I have liked the United States for a long time. I was grateful to it.
I used to hum Michel Sardou’s song, “if the Americans hadn’t been there,” remembering that in the 20th century the Americans had defended the cause of freedom. First against the Nazis, then against communism — in other words, Americans had defended the spirit of our civilization against totalitarianism.
I used to imagine the “boys” landing in Normandy on June 6, 1944 to deliver Europe from Hitler’s boot, and getting themselves cut down by German machine guns. I used to think about the commitment of Americans during the Cold War to stop the USSR from overrunning Western Europe.
In the face of all that, I was thankful.
And I renounce nothing. But over the years, I have asked myself if my old gratitude was keeping me from seeing what the United States was becoming and the negative way it weighs heavily on world order today.
Mentioning the war with Iraq in 2003 should be enough to convince you of this. In the name of democracy, the United States engaged in a crusade that destabilized the Middle East for more than a decade. You could also mention its role in Libya in 2011, which was not unrelated to the demographic tsunami that hit Europe afterward.
By seeing itself as the world’s police, the United States has contributed to global chaos in the name of a highly questionable conception of democracy that does not consider the diversity of cultures.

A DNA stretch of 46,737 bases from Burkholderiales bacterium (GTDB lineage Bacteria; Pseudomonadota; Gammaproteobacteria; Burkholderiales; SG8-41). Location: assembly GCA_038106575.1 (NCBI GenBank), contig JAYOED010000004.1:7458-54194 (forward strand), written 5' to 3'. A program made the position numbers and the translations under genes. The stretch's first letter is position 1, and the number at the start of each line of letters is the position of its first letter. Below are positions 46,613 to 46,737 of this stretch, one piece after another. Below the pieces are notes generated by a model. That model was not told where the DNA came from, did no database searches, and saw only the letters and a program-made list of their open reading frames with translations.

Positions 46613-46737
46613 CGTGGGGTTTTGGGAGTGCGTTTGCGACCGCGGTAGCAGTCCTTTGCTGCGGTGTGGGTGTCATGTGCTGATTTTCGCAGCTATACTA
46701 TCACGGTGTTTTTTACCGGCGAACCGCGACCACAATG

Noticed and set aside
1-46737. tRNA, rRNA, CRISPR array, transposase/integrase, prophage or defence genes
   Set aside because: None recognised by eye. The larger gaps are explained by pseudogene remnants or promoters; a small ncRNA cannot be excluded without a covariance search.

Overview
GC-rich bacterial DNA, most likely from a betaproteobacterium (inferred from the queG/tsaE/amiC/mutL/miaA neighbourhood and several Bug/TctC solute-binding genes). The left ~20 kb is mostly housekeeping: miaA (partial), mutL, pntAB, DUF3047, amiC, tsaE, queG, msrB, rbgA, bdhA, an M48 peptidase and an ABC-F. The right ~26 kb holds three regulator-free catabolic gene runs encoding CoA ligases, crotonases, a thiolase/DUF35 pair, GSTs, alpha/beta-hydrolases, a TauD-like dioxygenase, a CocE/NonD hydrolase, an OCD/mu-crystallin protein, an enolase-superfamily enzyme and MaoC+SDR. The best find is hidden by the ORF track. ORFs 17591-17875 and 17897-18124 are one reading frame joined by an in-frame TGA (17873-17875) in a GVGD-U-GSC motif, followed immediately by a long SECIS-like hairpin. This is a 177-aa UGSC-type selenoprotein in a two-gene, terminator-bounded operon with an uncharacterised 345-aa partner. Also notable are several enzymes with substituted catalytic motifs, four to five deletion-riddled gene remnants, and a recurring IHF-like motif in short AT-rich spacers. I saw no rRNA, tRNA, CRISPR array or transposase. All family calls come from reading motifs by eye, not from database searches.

From an internal perspective, the American empire is shaky. Divided by extreme racial tension, a Civil War spirit gnaws away; in fact, the killings increase. It is incapable of establishing any meaningful system of social security. Who really dreams today of America as an inspiring model?
Yet it influences us. Today, more than ever, There is an American cultural imperialism, emanating from campuses and universities, which have become insane. They export their ideological frenzy, including the cult of race, pushing our societies toward ethnic decline.
It is supported by a Hollywood that spreads its fantasy everywhere, homogenizing the cultural universe of the planet. And isn’t there something immensely sad in knowing that the planet is checkered with McDonald’s and Starbucks, as if they need to impose the same tastes and flavors everywhere?
Throughout the world, the United States imposes a conception of life based on a cult of consumerism and gaudy bling.
I am not forgetting American ingenuity. I am not forgetting their scientific progress and exceptional technology. I am not forgetting the cordiality of the American people.
But the bad part of the empire is in the process of obscuring all that, while continuing to hypnotize us to the point of mental domination.
It would be better to stop making the American reality our own. Our mission is not to become the vaguely bilingual 51st state of a decadent empire.
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